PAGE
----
Brosnan’s best moment as 007 is hard to pinpoint since he had many stand-out scenes, but we’re going with his fight with Alec Trevelyan in GoldenEye. It was brutal, visceral, and what the series needed.
2. Daniel Craig
Here we have the man who re-invented James Bond for the modern age of cinema. Daniel Craig’s iteration of Bond isn’t overtly suave or overly full of swagger. Instead, he has raw brutality—the kind of edge that real service agents would have.
Sure, Craig has all the traditional Bond facets in his character as well, including the lust for women and a penchant for quips. But he’s a more fully-rounded incarnation of Bond than his predecessors.
Daniel Craig’s Bond truly feels pain and loss as a character, and he feels the weight and toll of the job that’s put upon him. That’s something no other Bond has ever brought forward as potently.
Across his five movies as Bond, Daniel Craig has built a legacy that will forever hold him in that role. Fortunately for us, his talent as an actor will make sure he isn’t typecast.
Daniel Craig’s Best Bond Moment
Craig’s best scene as Bond comes when Vesper Lynd dies in the sunken elevator. He screams to break open the doors and get her out, and the look on Craig’s face when he realizes that she’s dead is one that no other actor had ever managed for the character.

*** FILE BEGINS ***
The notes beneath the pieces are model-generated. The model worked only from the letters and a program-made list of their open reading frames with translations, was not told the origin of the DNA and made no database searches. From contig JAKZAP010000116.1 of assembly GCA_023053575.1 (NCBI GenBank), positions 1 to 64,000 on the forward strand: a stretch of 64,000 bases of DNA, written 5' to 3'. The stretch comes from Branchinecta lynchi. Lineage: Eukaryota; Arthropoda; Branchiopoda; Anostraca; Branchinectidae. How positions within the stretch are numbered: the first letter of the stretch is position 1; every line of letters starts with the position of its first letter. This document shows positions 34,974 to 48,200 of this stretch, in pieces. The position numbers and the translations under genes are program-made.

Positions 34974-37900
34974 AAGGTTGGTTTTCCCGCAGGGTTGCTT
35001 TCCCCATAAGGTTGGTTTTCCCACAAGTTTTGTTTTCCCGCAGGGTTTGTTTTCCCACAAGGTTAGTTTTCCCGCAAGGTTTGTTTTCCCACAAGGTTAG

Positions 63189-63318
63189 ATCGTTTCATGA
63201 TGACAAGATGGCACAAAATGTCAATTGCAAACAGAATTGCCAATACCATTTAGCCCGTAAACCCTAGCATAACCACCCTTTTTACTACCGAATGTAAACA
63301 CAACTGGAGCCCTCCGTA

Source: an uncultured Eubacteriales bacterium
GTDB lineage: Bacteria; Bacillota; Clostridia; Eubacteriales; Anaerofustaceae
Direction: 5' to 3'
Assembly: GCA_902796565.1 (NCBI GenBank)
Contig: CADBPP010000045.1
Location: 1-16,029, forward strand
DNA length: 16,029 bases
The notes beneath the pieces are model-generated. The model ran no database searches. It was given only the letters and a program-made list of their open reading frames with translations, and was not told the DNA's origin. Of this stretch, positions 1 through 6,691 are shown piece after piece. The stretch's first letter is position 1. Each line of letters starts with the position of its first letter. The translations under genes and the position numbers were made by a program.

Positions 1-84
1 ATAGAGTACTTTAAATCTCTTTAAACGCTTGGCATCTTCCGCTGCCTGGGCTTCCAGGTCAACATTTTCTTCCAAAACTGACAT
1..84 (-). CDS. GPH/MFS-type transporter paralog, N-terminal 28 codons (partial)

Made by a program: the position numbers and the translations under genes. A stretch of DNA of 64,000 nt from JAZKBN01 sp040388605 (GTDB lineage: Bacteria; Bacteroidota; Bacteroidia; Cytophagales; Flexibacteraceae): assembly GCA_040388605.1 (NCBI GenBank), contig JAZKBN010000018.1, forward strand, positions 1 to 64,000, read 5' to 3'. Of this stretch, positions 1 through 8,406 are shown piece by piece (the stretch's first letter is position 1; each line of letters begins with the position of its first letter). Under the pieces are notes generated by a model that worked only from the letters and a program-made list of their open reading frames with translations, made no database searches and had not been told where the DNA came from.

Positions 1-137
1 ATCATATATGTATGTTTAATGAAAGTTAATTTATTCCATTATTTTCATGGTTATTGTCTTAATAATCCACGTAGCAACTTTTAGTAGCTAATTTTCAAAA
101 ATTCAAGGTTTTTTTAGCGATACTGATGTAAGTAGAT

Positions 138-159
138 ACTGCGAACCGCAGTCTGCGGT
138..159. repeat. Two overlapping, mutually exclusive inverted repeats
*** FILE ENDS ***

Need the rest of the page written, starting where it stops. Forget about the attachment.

1. Sean Connery
The extent of Sean Connery’s influence over the character of James Bond is so great that Ian Fleming, the original author of the books, changed James Bond’s background to be Scottish after seeing Connery’s iteration of the character.
Put simply, Sean Connery is James Bond. He was physical, suave, calm, ruthless, and without remorse for the people he had to kill.
His introduction as James Bond told the audience everything we need to know about him: sitting at a poker table, cigarette lit, with the look of a man that needed no words, with the iconic utterance of “Bond, James Bond” that lives on in pop culture to this day.
Sean Connery’s Best Bond Moment
Connery’s best moment as Bond is the very introduction to the character in Dr. No. However, the image of him in the Aston Martin DB5 about to eject a henchman also lives long in our memory.